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20h
comment C Melody Saxophone
Thanks for editing -- that's better.
21h
comment C Melody Saxophone
Hi Jacob, This question seems to be more about transposing instruments than it is about the C melody sax specifically. Have you seen this question? music.stackexchange.com/questions/7225/… It goes into this topic in detail. Let me know if that's what you were looking for, and I'll close this as a duplicate.
Jul
20
comment Collective word for sharps and flats in the key signature
@11684 It's ultimately up to the editor's style decision, though. I hear you, but "requires" isn't accurate since no one interpreting a score is going to treat a new key signature as anything other than superseding the old one.
Jul
9
answered How to transcribe the impossible?
Jun
22
awarded  Enlightened
Jun
22
awarded  Nice Answer
Jun
13
awarded  Nice Answer
Jun
12
comment who were the first known people to play a reed instrument
Whatever dudes; 42,000-year-old bone flutes from the upper Paleolithic are freaking cool and worth talking about. Gimme dem downvotes
Jun
12
comment who were the first known people to play a reed instrument
@guidot I wasn't talking about the pan flute at all -- from a physical perspective, the flute is considered a reed instrument (by the professionals that play it, at least) because it requires splitting an airstream with a sharp edge. Strictly speaking it's not in the Hornbostel-Sachs 422 classification, but the physical mechanism is fundamentally the same.
Jun
12
answered who were the first known people to play a reed instrument
Jun
11
awarded  Nice Answer
Jun
2
comment Whole bar rest in 6/8 time?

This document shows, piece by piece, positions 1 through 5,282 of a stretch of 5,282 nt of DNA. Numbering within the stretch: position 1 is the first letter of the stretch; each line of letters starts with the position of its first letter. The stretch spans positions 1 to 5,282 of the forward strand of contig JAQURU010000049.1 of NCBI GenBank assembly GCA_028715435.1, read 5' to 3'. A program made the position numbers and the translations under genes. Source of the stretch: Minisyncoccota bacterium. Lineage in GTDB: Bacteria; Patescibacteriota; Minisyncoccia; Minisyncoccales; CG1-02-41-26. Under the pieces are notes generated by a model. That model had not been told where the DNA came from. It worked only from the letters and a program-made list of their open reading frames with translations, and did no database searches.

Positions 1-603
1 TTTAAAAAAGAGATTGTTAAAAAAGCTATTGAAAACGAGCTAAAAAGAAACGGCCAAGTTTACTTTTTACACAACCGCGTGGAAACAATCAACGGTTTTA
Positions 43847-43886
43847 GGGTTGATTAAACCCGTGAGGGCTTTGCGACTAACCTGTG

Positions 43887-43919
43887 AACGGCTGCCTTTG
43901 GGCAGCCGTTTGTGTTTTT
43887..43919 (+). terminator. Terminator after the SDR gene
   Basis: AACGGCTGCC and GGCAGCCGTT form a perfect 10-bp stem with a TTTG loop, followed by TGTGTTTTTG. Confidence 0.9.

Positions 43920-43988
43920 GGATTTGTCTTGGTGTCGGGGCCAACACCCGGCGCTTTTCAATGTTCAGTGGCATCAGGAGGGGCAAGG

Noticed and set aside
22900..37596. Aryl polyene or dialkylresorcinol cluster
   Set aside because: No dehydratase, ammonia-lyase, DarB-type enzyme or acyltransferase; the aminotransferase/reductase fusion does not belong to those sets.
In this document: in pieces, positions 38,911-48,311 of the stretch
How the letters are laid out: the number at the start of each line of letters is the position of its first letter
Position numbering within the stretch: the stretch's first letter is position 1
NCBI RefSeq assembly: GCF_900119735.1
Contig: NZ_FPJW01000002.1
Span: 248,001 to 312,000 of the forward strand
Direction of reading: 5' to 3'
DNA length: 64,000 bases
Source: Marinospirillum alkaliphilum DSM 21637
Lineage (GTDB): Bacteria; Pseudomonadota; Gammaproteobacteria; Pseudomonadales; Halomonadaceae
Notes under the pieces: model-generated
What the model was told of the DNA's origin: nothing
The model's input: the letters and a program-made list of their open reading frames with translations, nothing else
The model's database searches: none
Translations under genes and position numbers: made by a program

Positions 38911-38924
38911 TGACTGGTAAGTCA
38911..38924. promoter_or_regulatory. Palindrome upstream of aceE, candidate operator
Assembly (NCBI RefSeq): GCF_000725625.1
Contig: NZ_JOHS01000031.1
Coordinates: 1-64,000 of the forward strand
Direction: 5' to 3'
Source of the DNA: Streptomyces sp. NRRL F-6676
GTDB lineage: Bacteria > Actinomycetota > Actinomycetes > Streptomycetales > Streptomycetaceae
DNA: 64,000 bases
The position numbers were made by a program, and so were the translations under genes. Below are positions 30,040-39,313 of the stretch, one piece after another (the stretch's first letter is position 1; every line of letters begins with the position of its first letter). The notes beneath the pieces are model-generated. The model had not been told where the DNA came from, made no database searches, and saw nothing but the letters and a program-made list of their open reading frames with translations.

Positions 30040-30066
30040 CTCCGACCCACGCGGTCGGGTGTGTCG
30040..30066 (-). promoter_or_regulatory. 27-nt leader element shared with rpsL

@Paul That's not quite correct -- multi-bar rests are a thing, but they will have a different symbol, not a semibreve. Also Tim, any time signature (including 4/2, or 6/2, or 8/2) can use a semibreve in the middle of the bar to indicate a full bar rest.
Jun
1
reviewed Approve Software that allows playing in different temperaments
Jun
1
reviewed Reject English Horn Etymology
May
27
reviewed No Action Needed Home recording!
May
27
reviewed Reviewed Reason Propellerhead, to set a fixed velocity for keyboard midi input, while recording
May
27
reviewed Reviewed Dissonances and harmony
May
27
comment Why does a clarinet behaves like a closed pipe?
+1, but an important note of clarity is that the main point asked about in the question is about the harmonics for each type--and that both the conical and open-cylindrical instruments are similar in that regard (with only the closed-cylindrical instruments, like clarinet, behaving very differently).
May
27
comment Why does a clarinet behaves like a closed pipe?
I did some additional reading on this and I think I understand--the difference in behavior you're asking about is all to do with harmonics, yes? It would be good to include a reference at the top of the question to the known differences and definitions between closed and open pipes--clarity like that always helps get better answers. The first paragraph is still a little confusing to me, particularly the "pierced pipe" bit. Actually, I'm more curious now as to why oboes and saxophones don't behave like the "closed pipe" clarinet, in contrast to the open-pipe flute.
May
27
comment Why does a clarinet behaves like a closed pipe?
It's just very unclear from your question what you mean by a closed or open pipe, and what characteristics they are expected to have. All keyed reed instruments that I am familiar with (flute, clarinet, saxophone) operate by changing the length of the tube by way of closing and opening keys, and changing register by venting the tube near a desired harmonic node. There are differences as you have noted in the harmonic profile of the clarinet, but it's unclear why that is expected to be dependent upon the tube-ness of the instrument and not other aspects of its construction.